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Politics & Government

More People Could Be Involuntarily Committed To Mental Health Facilities Under Proposal From State Lawmaker

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“If we have a little greater opportunity to help some of the most severely ill in our state ... these individuals don't have to be institutionalized in a jail and can step back into our communities with proper treatment,” said Rep. Steve Eliason, R-Sandy.

Rep. Steve Eliason, R-Sandy, said he plans to introduce a bill to make it easier for mentally ill people to be involuntarily committed to a mental health facility and to codify rights for those people.

Right now, people who are determined to be a danger to themselves or others can be put into a mental health facility — against their will — for an initial period of 24 hours.

Under Eliason’s bill, people who can’t provide for their basic needs because of a mental health issue could also be committed. The legislation would allow them to be committed for up to 72 hours, instead of the current 24 hour maximum.

Eliason said this is meant to help people whose mental disorder keeps them from understanding that they are sick. This is most commonly associated with schizophrenia and bipolar disorder.

“So they have an opportunity to gain insight into their illness and realize, ‘Hey, this is manageable and treatable if I continue on my treatment plan,’” he said. “If we have a little greater opportunity to help some of the most severely ill in our state ... these individuals don't have to be institutionalized in a jail and can step back into our communities with proper treatment.”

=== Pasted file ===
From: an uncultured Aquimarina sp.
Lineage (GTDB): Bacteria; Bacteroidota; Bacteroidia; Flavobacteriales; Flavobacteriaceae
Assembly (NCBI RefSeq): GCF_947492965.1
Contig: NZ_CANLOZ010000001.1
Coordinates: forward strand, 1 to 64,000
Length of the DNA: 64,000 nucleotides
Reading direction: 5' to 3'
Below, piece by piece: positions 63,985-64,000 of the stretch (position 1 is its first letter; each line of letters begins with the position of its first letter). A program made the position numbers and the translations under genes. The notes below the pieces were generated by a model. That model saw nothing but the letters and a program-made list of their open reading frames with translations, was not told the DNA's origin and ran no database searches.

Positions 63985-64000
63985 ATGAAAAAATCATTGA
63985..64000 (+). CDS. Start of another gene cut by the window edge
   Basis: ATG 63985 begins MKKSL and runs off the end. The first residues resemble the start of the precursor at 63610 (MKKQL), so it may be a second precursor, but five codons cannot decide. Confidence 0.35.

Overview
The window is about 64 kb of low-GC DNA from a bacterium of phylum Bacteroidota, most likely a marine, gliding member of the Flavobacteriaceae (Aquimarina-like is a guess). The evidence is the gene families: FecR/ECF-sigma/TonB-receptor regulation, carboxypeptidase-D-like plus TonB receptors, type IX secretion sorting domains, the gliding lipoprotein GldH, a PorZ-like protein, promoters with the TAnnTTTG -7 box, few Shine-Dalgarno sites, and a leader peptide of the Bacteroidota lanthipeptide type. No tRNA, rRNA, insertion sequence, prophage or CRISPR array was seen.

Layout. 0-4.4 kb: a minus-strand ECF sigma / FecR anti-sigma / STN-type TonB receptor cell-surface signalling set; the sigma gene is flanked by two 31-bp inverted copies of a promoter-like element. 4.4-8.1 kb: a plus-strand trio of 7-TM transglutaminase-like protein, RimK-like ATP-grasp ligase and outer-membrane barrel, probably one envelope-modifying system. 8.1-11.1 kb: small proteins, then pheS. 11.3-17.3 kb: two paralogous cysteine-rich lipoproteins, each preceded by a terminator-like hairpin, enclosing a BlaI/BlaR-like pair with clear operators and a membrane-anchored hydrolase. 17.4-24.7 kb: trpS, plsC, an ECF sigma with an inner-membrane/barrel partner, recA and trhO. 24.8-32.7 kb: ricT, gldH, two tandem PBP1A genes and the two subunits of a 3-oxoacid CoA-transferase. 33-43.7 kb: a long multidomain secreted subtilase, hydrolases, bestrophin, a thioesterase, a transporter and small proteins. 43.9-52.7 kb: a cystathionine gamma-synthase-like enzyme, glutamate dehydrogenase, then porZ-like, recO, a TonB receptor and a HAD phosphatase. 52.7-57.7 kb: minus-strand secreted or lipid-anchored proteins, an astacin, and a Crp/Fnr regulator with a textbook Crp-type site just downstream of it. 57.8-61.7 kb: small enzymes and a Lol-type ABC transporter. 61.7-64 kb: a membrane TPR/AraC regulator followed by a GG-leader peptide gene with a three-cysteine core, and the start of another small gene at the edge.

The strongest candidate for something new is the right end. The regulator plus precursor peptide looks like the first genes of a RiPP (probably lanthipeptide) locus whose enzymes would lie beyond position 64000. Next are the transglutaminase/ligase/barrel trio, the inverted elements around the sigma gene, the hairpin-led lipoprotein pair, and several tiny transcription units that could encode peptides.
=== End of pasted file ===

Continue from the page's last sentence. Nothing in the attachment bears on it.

He said he also wants to make sure people who have been committed have rights like using a phone or talking to an attorney. However, he does not want to include the right to refuse medication or treatment, like some other states have.

“If you don't know you're sick, then of course you're going to refuse treatment,” Eliason said.

Jen Maffessanti, a spokesperson for the libertarian think tank Libertas Institute, said including those rights in legislation is critical.

“We are talking about revoking people's freedom, even if it's just for 24 to 72 hours,” she said. “That is a big deal and it needs to be treated as a big deal.”

She said there need to be guardrails to ensure that people can access those rights quickly.

“If it can't get done within the time frame of the hold, then that's too long,” Maffessanti said. “It doesn't actually matter that those rights exist on paper if they can't actually access them in a timely manner.”

Maffessanti said Libertas hasn’t taken a formal position on the legislation yet, and is working with Eliason on it.

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